Posted by Daniel Noworatzky on Mar 29, 2017 3:40:00 PM The most recent FCC Voice Telephone Services report, published in November 2016, states that two thirds of businesses in the United States are still using switched access telephone lines (PSTN or POTS). The reasons they haven’t yet migrated to VoIP (voice over internet protocol) are varied. One of the most prevalent myths about VoIP is that the quality is not as good or reliable as that of traditional telephone lines. The truth, however, is that VoIP technology has evolved to a point where the audio quality is generally as good if not better than analog lines. Here we list some of the technological developments that have allowed VoIP to surpass even PSTN voice quality, some of which may surprise you! One of the most enduring features of telephony worldwide is the standardization of its quality. We often use the term “telephone-grade” or “toll-grade” to refer to the quality of audio being heard over traditional telephone lines. This has been standardized for almost three quarters of a century starting with analog telephony, and has been inherited by digital telephony technologies such as SS7, ISDN, T1 and E1 circuits. Over the years, telephony professionals have come to admire the engineering that has provided for the steadfastness and consistency of this voice quality over the PSTN. It doesn’t waver; it’s always there. However, during the early stages of the adoption of Voice over IP (VoIP), this quality began to drop. As is often the case, a certain period of time is necessary for new technologies to mature and reach the quality of those they are replacing. VoIP has reached and even surpassed traditional PSTN technologies in many regards. Admittedly, it is difficult to transition from a tried and tested technology, especially if you’re under the impression that the new technology is inferior. VoIP did go through some growing pains as it placed voice onto a medium for which it wasn’t originally designed. However, this has quickly changed. Today’s IP networks – Today’s IP networks employ mechanisms to cope with the time-sensitive nature of voice packets and also provide advantages that are not possible with the traditional PSTN:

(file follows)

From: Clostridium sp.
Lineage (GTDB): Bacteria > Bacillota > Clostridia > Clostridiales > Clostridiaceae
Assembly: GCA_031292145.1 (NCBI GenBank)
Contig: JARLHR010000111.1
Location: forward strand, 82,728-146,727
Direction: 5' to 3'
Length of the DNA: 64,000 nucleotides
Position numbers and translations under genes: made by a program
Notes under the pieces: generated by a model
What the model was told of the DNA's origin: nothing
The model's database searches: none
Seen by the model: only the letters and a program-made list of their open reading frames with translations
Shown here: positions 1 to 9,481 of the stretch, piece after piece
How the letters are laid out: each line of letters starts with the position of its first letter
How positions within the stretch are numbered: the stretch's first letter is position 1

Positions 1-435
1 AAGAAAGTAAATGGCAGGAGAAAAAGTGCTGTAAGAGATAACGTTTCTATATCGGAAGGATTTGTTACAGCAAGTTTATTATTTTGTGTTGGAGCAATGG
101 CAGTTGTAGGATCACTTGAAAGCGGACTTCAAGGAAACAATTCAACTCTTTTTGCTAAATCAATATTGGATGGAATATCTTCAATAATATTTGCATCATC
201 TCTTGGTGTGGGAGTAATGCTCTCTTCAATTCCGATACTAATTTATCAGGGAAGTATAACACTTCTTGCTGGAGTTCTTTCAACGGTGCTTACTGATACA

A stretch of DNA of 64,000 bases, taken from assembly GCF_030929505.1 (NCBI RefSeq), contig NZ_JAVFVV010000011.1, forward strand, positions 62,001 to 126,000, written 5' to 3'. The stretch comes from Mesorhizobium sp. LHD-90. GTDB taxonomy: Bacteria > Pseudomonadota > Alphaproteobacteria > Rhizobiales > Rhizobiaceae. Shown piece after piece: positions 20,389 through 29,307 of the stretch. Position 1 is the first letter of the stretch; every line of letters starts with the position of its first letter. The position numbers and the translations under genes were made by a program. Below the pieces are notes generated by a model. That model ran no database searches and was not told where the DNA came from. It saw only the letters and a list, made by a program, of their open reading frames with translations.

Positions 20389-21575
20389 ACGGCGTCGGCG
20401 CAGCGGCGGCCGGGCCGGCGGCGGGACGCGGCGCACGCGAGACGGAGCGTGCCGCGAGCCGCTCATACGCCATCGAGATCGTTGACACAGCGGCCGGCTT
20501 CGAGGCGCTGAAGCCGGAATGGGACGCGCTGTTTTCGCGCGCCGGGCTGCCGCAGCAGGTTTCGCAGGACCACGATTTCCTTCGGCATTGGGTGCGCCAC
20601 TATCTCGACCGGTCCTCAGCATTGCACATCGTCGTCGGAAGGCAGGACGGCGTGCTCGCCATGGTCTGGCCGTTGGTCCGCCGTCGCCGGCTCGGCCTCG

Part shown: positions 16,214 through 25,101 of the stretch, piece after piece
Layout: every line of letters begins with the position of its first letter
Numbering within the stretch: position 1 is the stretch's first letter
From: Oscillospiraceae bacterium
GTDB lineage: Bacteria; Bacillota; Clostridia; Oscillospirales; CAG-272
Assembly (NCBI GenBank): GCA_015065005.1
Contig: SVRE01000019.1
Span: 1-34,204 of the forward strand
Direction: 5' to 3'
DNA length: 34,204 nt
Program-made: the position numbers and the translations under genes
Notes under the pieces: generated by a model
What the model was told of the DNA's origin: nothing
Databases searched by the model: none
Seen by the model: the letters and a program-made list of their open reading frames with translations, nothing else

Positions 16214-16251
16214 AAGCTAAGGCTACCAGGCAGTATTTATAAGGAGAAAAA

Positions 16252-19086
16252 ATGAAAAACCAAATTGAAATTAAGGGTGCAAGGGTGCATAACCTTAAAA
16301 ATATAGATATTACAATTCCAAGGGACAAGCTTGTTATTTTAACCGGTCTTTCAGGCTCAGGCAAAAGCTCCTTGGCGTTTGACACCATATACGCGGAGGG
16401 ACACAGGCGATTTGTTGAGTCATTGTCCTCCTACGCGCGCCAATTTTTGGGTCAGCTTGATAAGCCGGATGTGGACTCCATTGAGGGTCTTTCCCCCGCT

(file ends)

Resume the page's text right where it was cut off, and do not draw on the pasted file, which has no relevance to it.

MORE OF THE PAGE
- Advanced Quality of Service (QoS) algorithms are employed to conform to the needs of time-sensitive voice packets.
- Ever-increasing bandwidths available on networks have alleviated many of the bottlenecks that can be problematic to voice.
- High-quality voice codecs are used to digitize and compress voice with little or no loss of quality.
- Latency and jitter are reduced to negligible levels, providing an excellent voice quality experience.
- IP networks provide resiliency due to their ability to route and reroute traffic dynamically based on network traffic and state.